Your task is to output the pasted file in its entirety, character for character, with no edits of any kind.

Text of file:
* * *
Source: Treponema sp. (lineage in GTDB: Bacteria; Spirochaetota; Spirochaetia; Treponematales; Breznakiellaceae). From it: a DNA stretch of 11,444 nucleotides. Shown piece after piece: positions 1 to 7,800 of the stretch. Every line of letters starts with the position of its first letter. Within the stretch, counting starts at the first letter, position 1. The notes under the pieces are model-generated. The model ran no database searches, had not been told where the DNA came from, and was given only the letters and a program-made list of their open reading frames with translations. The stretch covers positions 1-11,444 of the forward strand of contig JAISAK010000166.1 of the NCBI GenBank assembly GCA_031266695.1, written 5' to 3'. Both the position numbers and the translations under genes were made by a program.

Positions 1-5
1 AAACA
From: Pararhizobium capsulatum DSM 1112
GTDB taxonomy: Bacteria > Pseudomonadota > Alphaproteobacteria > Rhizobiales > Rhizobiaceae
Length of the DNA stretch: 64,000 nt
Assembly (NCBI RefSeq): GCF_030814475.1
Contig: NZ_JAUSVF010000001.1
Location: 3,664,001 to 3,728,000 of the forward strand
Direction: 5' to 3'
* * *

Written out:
Source: Treponema sp. (lineage in GTDB: Bacteria; Spirochaetota; Spirochaetia; Treponematales; Breznakiellaceae). From it: a DNA stretch of 11,444 nucleotides. Shown piece after piece: positions 1 to 7,800 of the stretch. Every line of letters starts with the position of its first letter. Within the stretch, counting starts at the first letter, position 1. The notes under the pieces are model-generated. The model ran no database searches, had not been told where the DNA came from, and was given only the letters and a program-made list of their open reading frames with translations. The stretch covers positions 1-11,444 of the forward strand of contig JAISAK010000166.1 of the NCBI GenBank assembly GCA_031266695.1, written 5' to 3'. Both the position numbers and the translations under genes were made by a program.

Positions 1-5
1 AAACA
From: Pararhizobium capsulatum DSM 1112
GTDB taxonomy: Bacteria > Pseudomonadota > Alphaproteobacteria > Rhizobiales > Rhizobiaceae
Length of the DNA stretch: 64,000 nt
Assembly (NCBI RefSeq): GCF_030814475.1
Contig: NZ_JAUSVF010000001.1
Location: 3,664,001 to 3,728,000 of the forward strand
Direction: 5' to 3'